Indira Varma has been called the Queen of Mouths. In her first English movie role, she played the lead role in Kama Sutra: A Tale of Love, released in India in 1984. Her other films that have been popular in both the British and American markets include: Man on the Moon, Eyes of a Dog, C.R. Jiles, The Perfect Storm, Man on the Fourth Floor, MIB: Men From Camelot, Eat Pray Love, and Valentine Kiss.
Indira Varma has created her own niche in the world of acting. Her two Indira Varma films which were released in the past decade have collectively made more than four hundred million dollars in the international market. Her first English film was the critically acclaimed Kama Sutra: A Tale of Love, released in India in 1984. Though this was not her first film to be made in English, it was Indira Varma’s first starring role. This Indian epic tale chronicles the life of a Hindu prince (played by Ashok Kumar) whose quest to wed the Princess of Mysore, played by Indira Varma, becomes obsessed with the notion of unbinding her from her marital bed. Ashok Kumar also does an admirable job as a leading man in this film.
Indira Varma’s second English film that was made in 1984 starred as Nana (Nana Punjabi), a girl from a conservative family who gets married to a wealthy merchant (Nitin Rathore). Though Nana and Nitin are cousins, they manage to transcend their traditional differences and come to terms with the prejudice society had created against them. The film was successful not only financially but also critically. Its story of a love affair between a Hindu girl and an Islamic man goes against convention and is accepted as something interesting by both the characters and the audience.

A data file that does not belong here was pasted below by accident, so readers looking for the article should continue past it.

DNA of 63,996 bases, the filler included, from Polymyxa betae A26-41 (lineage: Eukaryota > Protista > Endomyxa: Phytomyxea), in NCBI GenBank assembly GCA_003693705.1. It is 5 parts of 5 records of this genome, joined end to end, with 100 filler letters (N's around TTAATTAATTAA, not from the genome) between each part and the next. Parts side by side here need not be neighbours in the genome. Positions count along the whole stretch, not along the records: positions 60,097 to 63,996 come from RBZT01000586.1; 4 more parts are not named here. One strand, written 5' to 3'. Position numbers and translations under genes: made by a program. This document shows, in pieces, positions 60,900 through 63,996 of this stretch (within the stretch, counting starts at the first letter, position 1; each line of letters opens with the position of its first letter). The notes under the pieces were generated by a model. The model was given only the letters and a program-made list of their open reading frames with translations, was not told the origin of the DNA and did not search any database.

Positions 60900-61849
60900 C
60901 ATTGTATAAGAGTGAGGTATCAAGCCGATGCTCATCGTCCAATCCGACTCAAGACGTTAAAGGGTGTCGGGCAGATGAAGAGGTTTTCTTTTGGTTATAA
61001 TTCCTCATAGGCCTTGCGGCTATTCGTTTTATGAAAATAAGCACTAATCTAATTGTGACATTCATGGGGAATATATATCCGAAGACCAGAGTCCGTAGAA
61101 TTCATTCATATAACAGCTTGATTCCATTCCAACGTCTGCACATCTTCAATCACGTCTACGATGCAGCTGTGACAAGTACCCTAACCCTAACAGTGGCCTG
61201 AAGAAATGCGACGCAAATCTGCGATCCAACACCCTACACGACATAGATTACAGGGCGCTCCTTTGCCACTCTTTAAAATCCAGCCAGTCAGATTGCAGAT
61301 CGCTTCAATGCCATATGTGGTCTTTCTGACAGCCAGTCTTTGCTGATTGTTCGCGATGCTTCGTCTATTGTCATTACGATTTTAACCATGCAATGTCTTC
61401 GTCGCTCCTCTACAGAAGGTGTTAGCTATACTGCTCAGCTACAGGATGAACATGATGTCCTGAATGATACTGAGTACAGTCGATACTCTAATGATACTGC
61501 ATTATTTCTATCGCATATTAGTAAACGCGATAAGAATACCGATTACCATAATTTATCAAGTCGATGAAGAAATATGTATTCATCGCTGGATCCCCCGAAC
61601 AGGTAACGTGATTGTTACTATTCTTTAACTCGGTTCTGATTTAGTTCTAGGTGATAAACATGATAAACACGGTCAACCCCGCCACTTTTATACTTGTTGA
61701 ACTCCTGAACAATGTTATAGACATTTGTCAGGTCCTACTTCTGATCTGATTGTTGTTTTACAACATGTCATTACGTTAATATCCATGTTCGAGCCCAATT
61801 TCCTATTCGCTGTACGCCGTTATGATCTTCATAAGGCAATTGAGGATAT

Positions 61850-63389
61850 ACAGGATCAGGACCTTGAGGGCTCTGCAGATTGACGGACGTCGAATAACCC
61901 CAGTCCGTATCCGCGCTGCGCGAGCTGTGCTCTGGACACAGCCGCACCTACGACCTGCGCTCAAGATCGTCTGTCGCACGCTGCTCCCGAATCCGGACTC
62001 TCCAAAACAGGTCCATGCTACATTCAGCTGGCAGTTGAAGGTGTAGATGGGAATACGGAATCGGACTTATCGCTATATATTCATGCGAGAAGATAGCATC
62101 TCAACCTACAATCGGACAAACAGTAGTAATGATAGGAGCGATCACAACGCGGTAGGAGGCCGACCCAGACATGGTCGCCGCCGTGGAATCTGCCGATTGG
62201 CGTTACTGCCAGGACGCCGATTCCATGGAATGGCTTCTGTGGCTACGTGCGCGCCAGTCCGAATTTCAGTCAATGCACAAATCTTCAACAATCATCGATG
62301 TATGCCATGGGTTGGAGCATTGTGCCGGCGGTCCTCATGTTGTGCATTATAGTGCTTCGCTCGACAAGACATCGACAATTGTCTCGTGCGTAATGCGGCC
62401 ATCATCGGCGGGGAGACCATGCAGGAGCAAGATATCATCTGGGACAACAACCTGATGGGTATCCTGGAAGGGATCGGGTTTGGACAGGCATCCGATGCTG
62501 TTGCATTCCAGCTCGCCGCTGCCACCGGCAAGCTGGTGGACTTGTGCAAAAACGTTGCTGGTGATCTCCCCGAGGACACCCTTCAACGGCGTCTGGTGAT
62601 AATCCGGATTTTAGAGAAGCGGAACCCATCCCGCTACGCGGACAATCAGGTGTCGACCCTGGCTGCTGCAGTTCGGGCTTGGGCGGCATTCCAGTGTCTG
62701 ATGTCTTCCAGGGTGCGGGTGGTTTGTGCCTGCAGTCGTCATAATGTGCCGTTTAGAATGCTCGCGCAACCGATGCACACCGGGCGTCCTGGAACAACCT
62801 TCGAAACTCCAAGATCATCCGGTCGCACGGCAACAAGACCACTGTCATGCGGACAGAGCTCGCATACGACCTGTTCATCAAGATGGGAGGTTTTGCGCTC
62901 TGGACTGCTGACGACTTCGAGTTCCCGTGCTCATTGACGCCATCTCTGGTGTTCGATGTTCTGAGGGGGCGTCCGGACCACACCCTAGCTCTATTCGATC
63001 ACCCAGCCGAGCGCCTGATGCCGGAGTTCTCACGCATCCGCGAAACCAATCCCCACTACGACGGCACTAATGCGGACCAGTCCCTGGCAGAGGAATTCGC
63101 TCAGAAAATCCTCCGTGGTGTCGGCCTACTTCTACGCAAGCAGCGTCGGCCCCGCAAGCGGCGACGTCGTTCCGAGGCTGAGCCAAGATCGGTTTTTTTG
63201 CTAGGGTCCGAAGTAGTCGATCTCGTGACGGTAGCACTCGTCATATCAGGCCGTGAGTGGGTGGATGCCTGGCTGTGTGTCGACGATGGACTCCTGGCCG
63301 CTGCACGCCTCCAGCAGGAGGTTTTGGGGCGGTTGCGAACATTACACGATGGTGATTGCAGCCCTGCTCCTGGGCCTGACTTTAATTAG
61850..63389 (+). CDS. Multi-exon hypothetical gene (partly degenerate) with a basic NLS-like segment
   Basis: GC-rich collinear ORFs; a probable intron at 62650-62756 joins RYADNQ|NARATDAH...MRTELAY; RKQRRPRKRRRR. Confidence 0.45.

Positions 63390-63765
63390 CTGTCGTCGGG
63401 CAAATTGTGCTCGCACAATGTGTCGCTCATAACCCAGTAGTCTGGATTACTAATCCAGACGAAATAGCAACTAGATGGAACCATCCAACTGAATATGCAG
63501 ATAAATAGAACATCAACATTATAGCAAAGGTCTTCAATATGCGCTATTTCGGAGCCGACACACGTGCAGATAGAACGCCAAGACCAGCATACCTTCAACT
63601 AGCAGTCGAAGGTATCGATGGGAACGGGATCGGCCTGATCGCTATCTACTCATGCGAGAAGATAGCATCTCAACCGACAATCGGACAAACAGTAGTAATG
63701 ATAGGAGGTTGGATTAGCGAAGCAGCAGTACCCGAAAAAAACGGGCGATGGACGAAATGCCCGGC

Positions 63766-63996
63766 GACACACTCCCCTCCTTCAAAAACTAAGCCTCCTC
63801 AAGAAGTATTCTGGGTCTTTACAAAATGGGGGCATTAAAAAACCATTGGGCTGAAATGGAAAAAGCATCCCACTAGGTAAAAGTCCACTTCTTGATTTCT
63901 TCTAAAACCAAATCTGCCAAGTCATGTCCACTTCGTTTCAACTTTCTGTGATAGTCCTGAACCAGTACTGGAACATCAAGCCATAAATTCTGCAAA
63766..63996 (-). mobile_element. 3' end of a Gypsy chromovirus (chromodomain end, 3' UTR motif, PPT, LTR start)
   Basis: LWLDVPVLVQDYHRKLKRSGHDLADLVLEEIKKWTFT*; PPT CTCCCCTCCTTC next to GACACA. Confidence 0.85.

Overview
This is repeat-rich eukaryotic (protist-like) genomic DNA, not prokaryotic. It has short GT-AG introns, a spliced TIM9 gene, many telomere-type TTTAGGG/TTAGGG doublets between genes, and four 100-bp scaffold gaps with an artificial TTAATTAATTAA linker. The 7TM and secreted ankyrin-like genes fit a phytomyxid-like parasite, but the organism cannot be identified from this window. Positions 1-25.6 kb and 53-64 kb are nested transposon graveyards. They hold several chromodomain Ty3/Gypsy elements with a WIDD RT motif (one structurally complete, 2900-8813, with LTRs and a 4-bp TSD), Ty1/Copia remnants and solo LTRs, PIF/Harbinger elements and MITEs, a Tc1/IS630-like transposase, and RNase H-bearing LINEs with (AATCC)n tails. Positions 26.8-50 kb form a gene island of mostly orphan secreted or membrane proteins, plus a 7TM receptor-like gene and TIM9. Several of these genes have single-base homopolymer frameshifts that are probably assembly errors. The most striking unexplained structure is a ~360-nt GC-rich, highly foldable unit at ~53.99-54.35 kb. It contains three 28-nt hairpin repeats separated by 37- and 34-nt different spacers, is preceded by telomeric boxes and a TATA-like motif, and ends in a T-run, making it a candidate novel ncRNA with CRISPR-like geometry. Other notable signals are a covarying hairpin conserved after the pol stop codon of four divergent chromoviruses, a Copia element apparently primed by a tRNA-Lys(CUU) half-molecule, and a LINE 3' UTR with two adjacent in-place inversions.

The third and final installment of Indira Varma’s three-part Kama sutra trilogy, Arundha, was set during the rule of Raja Ravi Verma. Although the setting is India, the story is set in ancient Persia. In this drama, Indira Varma again plays the role of the passionate yet dignified wife of a powerful king. The story focuses on the ways in which the bride’s true feelings for her stepson are suppressed, leading to a disastrous conclusion.
|Eye Colour||Dark Brown|
|Home Town||Bath, Somerset|
|Address||London, England, UK|
|College||Royal Academy of Dramatic Art (RADA), London|
|Debut||Film – Kama Sutra: A Tale of Love (1996)|
TV – Crucial Tales (1996)
|Best Movies||Kama Sutra: A Tale of Love (1996), Sixth Happiness (1997), Bride and Prejudice (2004), Exodus: Gods and Kings (2014), and Official Secrets (2019) among others|
As in Kama Sutra, there are both male and female characters in Arundha. However, unlike Kama Sutra, the majority of the dialogue is between the characters belonging to the cast of characters in the tale. These characters include: Genjo, a wealthy merchant from a town called Chittorgarh; his wife Mami who are described as a beautiful, delicate, and cultured lady; and their young son Sharad who happen to be the main character. This novel is filled with rich, vivid, and vivid scenes that take place in and around Indira Varma’s home. It also includes dialogues between the king of Persia, his queen, Genjo, and Mami, as well as between the couple and their son-in-law, Sharad.
Although it is early to evaluate Indira Varma’s contribution to the field of Indian theater, one can say that Arundha has all the ingredients to become a hit TV film. Unlike the past, where directors preferred to cast unknown actresses in prime time shows such as Kamal Amrohi’s Kamal in Baahubali and Neha Akbar’s Ki Ghazab Kahani, the present is all about talent and blockbuster stars. Therefore, it is expected that Indira Varma will be seen in at least six episodes of Baahubali on TV. Arundha has managed to maintain my anticipation for a better Baahubali movie after seeing her performance in this romantic comedy. I’m looking forward to seeing what Indira has in store for us in future!